But for every new development that advances the game of baseball, there is also a baseball fad that makes an appearance. Unlike the great advances in baseball science, though, these fads over time either fail to add any real value to the game, or in some cases, actually detract from the great experience of America’s Pastime.

The use of performance enhancing drugs falls under this classification, as does the decision to use the All-Star Game as the determinant for which team in the World Series will get home field advantage (in my opinion). These are changes that were adopted by the game in an attempt to maintain relevance, but over the long-term failed to add any real value to the product of baseball.

Which brings us to the issue at hand today.

One of the hot trends in baseball over the past decade has been the growing emphasis that many baseball franchises are placing on highly complex, advanced statistical analysis. Sabermetrics, for example, is no longer referred to anecdotally. Instead, it is perceived as a viable tool in analyzing past results to project future performance.

Franchises are not just casually using these advanced analytical tools, either. The Boston Red Sox hired Bill James, the father of Sabermetrics, as a Senior Advisor for their organization nearly ten years ago. And more recently 17 different MLB franchises purchased Bloomberg’s Scouting Tools, which they tend to employ in a similar manner.

The statistical analysis of baseball performance has developed into a very real aspect of the game, and is now heavily ingrained as a viable practice in the front offices of more than half of Major League Baseball.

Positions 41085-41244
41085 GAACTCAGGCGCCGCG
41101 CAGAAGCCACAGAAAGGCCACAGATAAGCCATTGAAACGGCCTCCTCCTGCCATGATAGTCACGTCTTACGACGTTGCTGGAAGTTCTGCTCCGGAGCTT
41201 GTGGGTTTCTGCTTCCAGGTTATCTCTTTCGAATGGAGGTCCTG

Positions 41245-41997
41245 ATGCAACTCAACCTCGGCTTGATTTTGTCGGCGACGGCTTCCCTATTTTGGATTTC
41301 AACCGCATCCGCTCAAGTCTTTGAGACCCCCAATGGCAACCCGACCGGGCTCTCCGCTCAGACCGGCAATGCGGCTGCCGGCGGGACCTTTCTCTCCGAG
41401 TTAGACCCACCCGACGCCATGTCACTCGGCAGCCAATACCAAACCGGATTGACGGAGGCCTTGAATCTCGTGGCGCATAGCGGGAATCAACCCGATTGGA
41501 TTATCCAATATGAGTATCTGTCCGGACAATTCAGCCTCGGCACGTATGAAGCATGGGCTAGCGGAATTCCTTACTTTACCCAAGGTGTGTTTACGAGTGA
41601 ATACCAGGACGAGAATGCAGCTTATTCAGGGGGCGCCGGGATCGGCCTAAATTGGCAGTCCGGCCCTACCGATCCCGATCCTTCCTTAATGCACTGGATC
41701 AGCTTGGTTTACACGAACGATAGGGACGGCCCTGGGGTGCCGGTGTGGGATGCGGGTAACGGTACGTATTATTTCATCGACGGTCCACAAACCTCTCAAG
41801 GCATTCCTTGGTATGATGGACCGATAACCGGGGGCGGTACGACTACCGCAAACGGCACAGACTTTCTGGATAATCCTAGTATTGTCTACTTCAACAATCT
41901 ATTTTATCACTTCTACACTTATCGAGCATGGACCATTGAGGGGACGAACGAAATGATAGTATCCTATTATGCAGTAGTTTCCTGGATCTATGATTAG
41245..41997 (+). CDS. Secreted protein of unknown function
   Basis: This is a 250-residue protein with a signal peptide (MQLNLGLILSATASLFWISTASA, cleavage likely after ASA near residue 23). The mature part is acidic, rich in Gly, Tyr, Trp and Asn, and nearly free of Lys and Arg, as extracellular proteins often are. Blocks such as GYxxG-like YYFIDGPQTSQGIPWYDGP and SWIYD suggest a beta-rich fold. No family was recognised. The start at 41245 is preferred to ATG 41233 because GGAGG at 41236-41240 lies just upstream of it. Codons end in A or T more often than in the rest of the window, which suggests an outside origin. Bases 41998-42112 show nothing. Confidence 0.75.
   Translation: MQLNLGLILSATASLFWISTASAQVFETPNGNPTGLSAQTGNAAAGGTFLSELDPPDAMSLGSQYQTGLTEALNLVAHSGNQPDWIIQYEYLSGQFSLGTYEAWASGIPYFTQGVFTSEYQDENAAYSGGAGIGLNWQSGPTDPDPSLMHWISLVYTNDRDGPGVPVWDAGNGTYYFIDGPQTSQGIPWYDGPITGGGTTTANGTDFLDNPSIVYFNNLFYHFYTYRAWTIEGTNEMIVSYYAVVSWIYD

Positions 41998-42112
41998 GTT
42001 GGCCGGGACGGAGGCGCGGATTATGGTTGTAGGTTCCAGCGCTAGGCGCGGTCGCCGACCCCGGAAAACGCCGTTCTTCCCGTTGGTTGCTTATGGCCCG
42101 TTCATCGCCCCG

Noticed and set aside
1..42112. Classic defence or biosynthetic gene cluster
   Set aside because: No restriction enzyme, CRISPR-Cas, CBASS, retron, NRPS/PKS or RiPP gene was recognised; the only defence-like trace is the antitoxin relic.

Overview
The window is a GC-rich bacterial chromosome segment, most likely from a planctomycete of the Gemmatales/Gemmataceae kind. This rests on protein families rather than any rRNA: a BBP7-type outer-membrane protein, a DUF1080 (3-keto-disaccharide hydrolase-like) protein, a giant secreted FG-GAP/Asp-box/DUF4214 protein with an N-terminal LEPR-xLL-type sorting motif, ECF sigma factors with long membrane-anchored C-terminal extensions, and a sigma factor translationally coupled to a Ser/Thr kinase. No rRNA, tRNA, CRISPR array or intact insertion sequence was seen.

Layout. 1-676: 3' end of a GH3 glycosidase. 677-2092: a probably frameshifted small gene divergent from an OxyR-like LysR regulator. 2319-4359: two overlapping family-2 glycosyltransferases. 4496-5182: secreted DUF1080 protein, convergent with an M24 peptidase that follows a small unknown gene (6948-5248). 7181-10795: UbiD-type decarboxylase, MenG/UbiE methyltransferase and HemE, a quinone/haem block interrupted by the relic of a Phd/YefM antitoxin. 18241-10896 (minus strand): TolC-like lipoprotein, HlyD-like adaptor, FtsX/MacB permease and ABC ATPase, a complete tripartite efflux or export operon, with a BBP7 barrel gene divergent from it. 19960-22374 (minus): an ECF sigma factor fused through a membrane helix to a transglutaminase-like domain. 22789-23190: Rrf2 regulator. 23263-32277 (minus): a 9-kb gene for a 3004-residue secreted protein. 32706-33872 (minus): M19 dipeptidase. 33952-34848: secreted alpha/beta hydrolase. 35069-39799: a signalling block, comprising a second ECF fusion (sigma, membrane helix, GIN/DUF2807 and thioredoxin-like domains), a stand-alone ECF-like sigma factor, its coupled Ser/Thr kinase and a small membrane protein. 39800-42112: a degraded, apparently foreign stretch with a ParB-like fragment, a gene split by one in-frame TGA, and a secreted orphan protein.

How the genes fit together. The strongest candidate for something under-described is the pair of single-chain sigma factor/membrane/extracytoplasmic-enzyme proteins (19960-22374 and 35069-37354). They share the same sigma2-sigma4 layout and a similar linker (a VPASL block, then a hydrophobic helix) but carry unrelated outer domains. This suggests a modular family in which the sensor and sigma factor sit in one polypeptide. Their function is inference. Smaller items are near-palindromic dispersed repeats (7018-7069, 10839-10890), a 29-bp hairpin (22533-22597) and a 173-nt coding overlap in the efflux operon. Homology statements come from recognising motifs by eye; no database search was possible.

But are these advanced analytical tools the next great advancement in baseball science, or are they just the latest baseball fad?

Sports Geek is of the opinion that Sabermetrics and the like are the next step in the evolution of baseball. According to Sports Geek, these new analytical processes and tools are a tremendous advancement in the game, because they provide franchises with an opportunity to validate decisions that were previously based almost entirely on hunches.

There is a great deal of truth behind that assessment.

Like instant replay, these analytical tools seek to eliminate the subjectivity of human interpretation, and the fallibility that comes with that judgment. It seeks instead to replace that subjectivity with the objectivity of measurable or quantifiable facts. Rather than rely on a human being to process information through the filters of their own perception, which leaves room for error, these tools provide franchises with unbiased data which can be used to govern decision making.

The negative side of that, though, is the fact that there are certain aspects of the game which cannot be measured.

As Loyal Homer discusses, there are times when objectivity is not possible, because the circumstances within each game-time scenario are unique. There is no number to quantify the health of a player, or the personal stress he might be under, thanks to a problem at home, when he steps up to the plate.

Furthermore, it can be difficult (if not impossible) to substitute real experience that can only be gained over a lifetime of direct observation and analysis. A computer has not spent months or years developing relationships with players, and a math formula cannot tell you the attitude of your left fielder.

But despite those objections from Loyal Homer, I tend to agree with Sports Geek in his assessment that there is real value behind these measurements, and that they are the next step in the natural progression of baseball.

These tools are not intended to eventually replace the decision-making process for a manager or the front office. Baseball is a situational game, and the chess match that plays out on the field can never be directed by a set of hard and fast rules. Loyal Homer is correct in that assessment. But that fact does not automatically negate the value of Sabermetrics. To the contrary, it actually validates the need for it.